Daily Management Review

Oil Exporters Are Yet To Completely Recover From 2014 Oil Shock, Says IMF's Lagarde


02/10/2019




Oil Exporters Are Yet To Completely Recover From 2014 Oil Shock, Says IMF's Lagarde
While there is still time for a complete recovery from the sudden and very steep oil price fall in 2014 for oil exporters, such entities should not therefore invest in "white elephant projects", warned the head of the IMF on Saturday.
 
"With revenues down, fiscal deficits are only slowly declining, despite significant reforms on both the spending and revenue sides, including the introduction of VAT and excise taxes," Christine Lagarde, the managing director of the IMF, said at a conference in Dubai. "This has led to a sharp increase in public debt, from 13 per cent of GDP in 2013 to 33 per cent in 2018," she said.
 
The measures taken by many countries to engage a shift from petroleum to renewable energy sources if reflected in the uncertainty in the growth outlook for oil exporting countries, Lagarde said. She added that this shift is also in line with the target set on climate change in the Paris climate summit.
 
Laragde said that because some of the weaknesses in the Middle East is because of "short-termism and insufficient credibility", therefore it is possible to improve fiscal frameworks there. This can also lead to a propensity of governments in the region to accord more focus on investing in white elephant projects in place of making investments in people and productive potential.
 
The largest economy of the Middle East, Saudi Arabia, plans to make huge investments in three very large projects, which includes a US$500 billion economic zone called NEOM, as was announced by the Crown Prince of the kingdom Mohammed bin Salman. The sovereign wealth fund, the Public Investment Fund, of Saudi Arabia is supporting the projects.
 
Direct financing of projects by sovereign wealth funds is common in the Middle East in a manner that such investments bypass the normal budget process, said Lagarde. At the same time, high levels of debts outside of the budget can be seen as a tendency in come of the state-owned enterprises in some countries in the region, she said.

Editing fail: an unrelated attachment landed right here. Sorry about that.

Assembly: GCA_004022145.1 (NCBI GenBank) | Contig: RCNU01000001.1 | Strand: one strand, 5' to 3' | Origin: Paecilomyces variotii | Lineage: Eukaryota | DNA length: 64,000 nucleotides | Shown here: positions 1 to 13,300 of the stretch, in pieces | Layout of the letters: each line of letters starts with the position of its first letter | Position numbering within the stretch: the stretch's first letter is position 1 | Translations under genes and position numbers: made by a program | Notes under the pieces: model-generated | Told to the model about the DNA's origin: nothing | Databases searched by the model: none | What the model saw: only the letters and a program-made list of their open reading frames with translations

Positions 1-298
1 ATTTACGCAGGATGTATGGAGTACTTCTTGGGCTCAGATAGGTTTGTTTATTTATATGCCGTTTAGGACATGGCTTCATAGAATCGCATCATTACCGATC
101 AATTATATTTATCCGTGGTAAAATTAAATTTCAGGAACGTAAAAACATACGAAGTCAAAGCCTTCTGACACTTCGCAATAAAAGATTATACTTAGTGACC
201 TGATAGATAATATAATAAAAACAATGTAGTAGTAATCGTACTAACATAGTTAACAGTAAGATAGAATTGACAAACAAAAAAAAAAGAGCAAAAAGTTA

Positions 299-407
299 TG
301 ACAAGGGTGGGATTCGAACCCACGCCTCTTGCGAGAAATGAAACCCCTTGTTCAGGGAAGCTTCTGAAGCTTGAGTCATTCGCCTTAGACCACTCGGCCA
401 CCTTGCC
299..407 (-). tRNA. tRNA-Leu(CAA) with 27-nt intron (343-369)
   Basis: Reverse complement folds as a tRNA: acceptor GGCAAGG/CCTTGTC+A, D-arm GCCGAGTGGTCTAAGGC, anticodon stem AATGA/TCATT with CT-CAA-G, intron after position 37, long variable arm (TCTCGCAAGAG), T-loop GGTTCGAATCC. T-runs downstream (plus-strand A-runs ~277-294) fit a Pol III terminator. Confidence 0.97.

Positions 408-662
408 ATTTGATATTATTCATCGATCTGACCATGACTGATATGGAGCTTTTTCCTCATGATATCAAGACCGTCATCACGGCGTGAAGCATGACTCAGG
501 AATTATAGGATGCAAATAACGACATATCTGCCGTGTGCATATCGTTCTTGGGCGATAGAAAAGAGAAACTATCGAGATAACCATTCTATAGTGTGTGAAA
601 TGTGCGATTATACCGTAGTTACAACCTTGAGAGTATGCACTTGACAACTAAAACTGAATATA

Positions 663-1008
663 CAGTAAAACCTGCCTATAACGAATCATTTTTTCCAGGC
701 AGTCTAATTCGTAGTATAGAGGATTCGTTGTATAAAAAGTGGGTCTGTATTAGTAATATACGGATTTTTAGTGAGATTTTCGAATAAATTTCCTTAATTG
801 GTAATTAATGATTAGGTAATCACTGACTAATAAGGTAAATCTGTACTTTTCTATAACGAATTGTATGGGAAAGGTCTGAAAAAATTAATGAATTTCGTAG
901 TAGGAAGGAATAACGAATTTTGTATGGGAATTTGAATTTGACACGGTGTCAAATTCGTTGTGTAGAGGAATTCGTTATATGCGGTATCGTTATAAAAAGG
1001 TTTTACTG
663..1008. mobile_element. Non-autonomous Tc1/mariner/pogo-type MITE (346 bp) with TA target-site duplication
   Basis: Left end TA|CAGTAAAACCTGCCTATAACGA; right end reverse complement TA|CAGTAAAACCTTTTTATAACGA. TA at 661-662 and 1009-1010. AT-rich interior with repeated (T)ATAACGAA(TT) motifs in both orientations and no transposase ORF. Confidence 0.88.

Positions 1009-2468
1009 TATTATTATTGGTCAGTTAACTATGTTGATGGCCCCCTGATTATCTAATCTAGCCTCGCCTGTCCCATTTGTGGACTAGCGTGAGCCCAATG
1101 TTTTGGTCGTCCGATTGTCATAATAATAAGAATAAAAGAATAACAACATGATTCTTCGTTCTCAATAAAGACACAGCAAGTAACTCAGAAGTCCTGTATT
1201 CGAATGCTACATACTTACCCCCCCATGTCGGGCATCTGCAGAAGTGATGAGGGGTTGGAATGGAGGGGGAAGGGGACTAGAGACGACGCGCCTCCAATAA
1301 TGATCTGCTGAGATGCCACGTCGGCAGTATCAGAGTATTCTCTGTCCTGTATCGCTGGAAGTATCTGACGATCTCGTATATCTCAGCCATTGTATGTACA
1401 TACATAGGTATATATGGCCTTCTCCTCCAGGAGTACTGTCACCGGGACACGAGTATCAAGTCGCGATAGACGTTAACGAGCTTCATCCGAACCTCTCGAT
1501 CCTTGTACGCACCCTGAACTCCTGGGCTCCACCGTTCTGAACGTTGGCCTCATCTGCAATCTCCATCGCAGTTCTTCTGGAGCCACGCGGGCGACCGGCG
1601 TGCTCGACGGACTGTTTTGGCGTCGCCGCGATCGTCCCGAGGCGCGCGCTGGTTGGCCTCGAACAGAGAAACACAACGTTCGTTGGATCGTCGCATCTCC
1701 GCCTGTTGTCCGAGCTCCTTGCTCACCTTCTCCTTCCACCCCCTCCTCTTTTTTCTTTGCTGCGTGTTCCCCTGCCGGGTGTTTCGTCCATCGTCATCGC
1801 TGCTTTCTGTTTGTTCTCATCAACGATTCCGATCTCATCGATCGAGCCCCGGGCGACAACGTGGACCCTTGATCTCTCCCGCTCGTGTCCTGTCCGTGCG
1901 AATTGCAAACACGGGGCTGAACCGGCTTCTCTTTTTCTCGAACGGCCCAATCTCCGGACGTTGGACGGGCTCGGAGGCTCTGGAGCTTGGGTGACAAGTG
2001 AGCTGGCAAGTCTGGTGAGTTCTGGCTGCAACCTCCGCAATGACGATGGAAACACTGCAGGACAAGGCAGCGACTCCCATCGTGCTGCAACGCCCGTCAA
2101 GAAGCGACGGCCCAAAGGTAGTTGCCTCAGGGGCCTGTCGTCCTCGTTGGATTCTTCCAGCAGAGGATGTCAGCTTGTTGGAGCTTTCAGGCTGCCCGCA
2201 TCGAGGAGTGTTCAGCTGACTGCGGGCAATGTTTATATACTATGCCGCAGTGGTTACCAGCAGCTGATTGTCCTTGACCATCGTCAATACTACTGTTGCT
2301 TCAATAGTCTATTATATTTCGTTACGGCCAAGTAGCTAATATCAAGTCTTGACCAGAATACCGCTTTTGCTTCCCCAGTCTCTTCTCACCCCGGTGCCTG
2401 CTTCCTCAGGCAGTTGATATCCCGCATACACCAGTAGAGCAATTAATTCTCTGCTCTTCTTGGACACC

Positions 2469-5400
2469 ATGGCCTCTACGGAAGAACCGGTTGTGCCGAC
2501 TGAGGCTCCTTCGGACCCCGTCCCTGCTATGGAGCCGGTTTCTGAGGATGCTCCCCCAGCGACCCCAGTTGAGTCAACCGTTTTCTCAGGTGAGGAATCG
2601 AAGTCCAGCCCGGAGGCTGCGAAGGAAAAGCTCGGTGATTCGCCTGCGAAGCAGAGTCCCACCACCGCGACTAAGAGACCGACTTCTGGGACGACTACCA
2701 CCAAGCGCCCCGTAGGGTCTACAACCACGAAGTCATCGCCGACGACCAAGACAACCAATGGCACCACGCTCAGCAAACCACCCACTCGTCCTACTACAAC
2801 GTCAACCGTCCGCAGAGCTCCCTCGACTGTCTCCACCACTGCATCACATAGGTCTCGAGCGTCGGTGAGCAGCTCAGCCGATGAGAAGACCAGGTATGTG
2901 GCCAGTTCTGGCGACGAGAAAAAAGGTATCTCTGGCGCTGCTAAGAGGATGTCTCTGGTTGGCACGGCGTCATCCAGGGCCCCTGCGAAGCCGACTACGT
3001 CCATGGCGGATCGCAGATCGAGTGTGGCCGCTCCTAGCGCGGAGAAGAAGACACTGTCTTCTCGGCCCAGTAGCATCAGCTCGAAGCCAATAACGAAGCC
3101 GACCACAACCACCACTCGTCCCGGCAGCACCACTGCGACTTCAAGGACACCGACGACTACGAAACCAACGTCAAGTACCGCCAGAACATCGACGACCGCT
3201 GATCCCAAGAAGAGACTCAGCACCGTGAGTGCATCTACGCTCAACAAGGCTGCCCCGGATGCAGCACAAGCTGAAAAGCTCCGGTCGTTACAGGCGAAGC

Making use of fiscal rules to protect priorities like spending on social issues form commodity price volatility, as is being used by other resource-rich countries such as Chile and Norway, can be examples for countries in the Middle East and other oil exporting countries, she said.
 
She further said that while there has been some growth in the economy in the oil producing and exporting countries in the Middle East region, it is still to reach the growth rate that the countries had registered before the global financial crisis.
 
A global recession is not being anticipated in the mid-term by the IMG, said Lagarde speaking about the global economy, she however added that there were risks that could potentially severely impact global growth which includes trade tensions and tightening financial conditions.
 
The IMF has brought down its estimates for growth of the global economy this year pegging it at 3.5 per cent which is lower by 0.2 per cent compared to what it had predicted in October last year.
 
"Unsurprisingly, a weaker global environment has knock-on effects on the region through a variety of channels - trade, remittances, capital flows, commodity prices, and financing conditions," she said.
 
(Source:www.channelnewsasia.com)






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